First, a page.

Normal Lymphocyte Count

A normal lymphocyte count varies your age. For healthy adults, the range is between 1,000 and 4,800 cells per microliter of blood (cells/mL). For children, the range is between 3,000 and 9,500 cells/mL.


B and T Cell Screen

A test called the B and T cell screen specifically counts B cells and T cells in a sample of blood. Also known as a B cell or T cell count, the test involves flow cytometry and can provide specific information about how well your immune system is functioning.

The test can also hone in on specific types of B cells and T cells. One such example is a CD4 count that measures the number of CD4 T cells that HIV targets for infection. A decrease in the number CD4 T cells in people with HIV is a sign that the disease is progressing.

How to Interpret Test Results

Having too many lymphocytes in your blood is called lymphocytosis, while having too few lymphocytes is called lymphopenia. Both are causes of concern and can arise from infections, diseases, and even certain medical treatments.

Certain diseases can cause both lymphocytosis and lymphocytopenia. For instance, an infection will typically cause lymphocyte counts to increase, but recurrent or severe infections may also cause lymphocyte numbers to plummet.

In other instances, a disease may cause one type of lymphocyte to increase and another type to drop.

Causes of High Lymphocytes

Lymphocytosis is an indication that the immune system has been activated in response to a disease or medical condition. It may be an indication of an infection or a cancer of the blood or lymphatic system, among other things.

Possible causes of lymphocytosis include:

Causes of Low Lymphocytes

Lymphopenia is an indication that lymphocytes are either being depleted or are not being produced in ample quantities. This may be due to autoimmune diseases, infections, or certain medical treatments. Rare genetic disorders may also interfere with the normal production of lymphocytes.

Possible causes of lymphopenia include:

Summary

Lymphocytes are a type of white blood cell. They are produced in the bone marrow and move throughout the lymphatic system to help fight infection and diseases. They include B cells that produce antibodies that "tag" foreign invaders for destruction and T cells that directly target and kill foreign invaders.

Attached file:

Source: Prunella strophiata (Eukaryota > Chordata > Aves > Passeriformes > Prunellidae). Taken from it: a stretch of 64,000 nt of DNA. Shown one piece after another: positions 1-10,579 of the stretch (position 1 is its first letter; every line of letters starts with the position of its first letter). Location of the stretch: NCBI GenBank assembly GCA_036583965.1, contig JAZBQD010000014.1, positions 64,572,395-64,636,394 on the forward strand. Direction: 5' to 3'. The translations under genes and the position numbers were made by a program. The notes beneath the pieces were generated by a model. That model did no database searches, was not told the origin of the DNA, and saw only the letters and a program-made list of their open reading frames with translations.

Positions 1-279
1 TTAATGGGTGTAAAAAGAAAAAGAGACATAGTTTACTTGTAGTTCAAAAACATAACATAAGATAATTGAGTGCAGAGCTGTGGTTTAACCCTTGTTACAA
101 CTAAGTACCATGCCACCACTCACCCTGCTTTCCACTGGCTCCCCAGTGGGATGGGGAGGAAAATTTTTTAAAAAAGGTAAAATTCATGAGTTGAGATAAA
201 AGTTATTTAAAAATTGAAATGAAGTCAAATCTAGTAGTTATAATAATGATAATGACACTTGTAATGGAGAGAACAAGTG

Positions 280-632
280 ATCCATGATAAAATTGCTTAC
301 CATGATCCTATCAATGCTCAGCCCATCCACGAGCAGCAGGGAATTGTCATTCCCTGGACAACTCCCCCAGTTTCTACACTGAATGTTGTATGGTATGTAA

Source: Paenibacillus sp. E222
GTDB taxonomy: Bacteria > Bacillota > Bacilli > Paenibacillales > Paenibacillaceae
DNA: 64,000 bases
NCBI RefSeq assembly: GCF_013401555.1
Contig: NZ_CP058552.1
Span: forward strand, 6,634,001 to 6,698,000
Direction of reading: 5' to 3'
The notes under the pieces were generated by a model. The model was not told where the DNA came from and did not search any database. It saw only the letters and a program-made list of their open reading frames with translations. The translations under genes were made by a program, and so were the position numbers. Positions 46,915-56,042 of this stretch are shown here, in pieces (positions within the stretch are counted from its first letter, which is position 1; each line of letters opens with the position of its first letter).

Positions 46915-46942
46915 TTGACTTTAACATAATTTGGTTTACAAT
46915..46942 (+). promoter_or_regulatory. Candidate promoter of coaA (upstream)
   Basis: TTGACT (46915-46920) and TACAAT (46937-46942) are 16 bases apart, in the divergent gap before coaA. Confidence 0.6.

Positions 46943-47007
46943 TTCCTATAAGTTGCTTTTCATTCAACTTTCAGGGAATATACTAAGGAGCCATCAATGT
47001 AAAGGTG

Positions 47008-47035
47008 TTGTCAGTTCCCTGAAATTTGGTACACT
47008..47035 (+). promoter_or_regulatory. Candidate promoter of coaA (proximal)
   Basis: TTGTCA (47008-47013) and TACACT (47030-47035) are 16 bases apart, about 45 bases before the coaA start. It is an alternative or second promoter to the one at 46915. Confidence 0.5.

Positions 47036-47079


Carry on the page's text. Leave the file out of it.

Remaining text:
A normal lymphocyte count varies by your age. Having too many or too few lymphocytes may be the sign of an infection, autoimmune disease, genetic disorder, or cancer. Certain medical treatments can also affect lymphocyte counts.

A Word From Verywell

These days, it is common for people to get their blood test results online before their healthcare providers. If you get your results and see that your lymphocytes are either high or low, don't panic.

On their own, these blood tests only hint at what is going on in your body. They are not diagnostic of any medical condition. A drop or increase may indicate a serious condition, but it could also mean nothing. It is only when the values are compared to other test results that possible causes can be explored.

If you see your lymphocytes are either high or low, ask your healthcare provider why. And, make an effort to understand what the other results mean as well.

Frequently Asked Questions

  • What is a normal lymphocyte count?

    It varies by your age. In adults, the range is between 1,000 and 4,800 cells per microliter of blood (cells/mL). in children, the range is between 3,000 and 9,500 cells/mL.

  • What foods should you avoid if you have a low white blood cell count?

    If your white blood count is abnormally low because your immune system is compromised, you need to avoid foods that may transmit infections. This includes raw milk, yogurts or cheeses made with raw milk, and unpasteurized juices.

  • How common is lymphocytosis?

    Lymphocytosis is very common, especially among people who have had a recent infection. It is not unusual to have a temporary rise in lymphocytes after your body has fought off an infection, particularly a viral one.

  • What are the signs of lymphocytosis?

    Lymphocytosis can lead to lymphadenopathy (swollen lymph nodes) and splenomegaly (an enlarged spleen). Splenomegaly can cause a dull pain in the upper right portion of the body. Other symptoms may develop depending on the underlying cause.




Question 2: What foods should you avoid if you have a low white blood cell count?


Question 3:


Question 4: What are the signs of lymphocytosis?

11 Sources
Verywell Health uses only high-quality sources, including peer-reviewed studies, to support the facts within our articles. Read our editorial process to learn more about how we fact-check and keep our content accurate, reliable, and trustworthy.
  1. National Cancer Institute. Definition: bone marrow.

  2. Moore JE Jr, Bertram CD. Lymphatic system flowsAnnu Rev Fluid Mech. 2018;50:459-82. doi:10.1146/annurev-fluid-122316-045259

  3. Anaya JM, Shoenfeld Y, Rojas-Villarraga A, et al. Chapter 5: introduction to B and T lymphocytes. In: Autoimmunity: From Bench to Bedside [Internet}. Bogata, Colombia: El Rosario University Press; 2013.

  4. Kurosaki T, Kometani K, Ise W. Memory B cells. Nat Rev Immunol. 2015;15(3):149-59. doi:10.1038/nri3802

  5. British Society for Immunology. T-cell development in thymus.

  6. National Heart, Lung, and Blood Institute. Lymphocytopenia.

  7. MedlinePlus. Complete blood count.

  8. University of California, Berkeley. Basic information on flow cytometry.

  9. MedlinePlus. CD4 lymphocyte count.

  10. Mims MP. Lymphocytosis, lymphocytopenia, hypergammaglobulinemia, and hypogammaglobulinemia. Hematology. 2018:682–90. doi:10.1016/B978-0-323-35762-3.00049-4

  11. Childs CE, Calder PC, Miles EA. Diet and immune function. Nutrients. 2019 Aug;11(8):1933. doi:10.3390/nu11081933

By Tom Iarocci, MD
Tom Iarocci, MD, is a medical writer with clinical and research experience in hematology and oncology.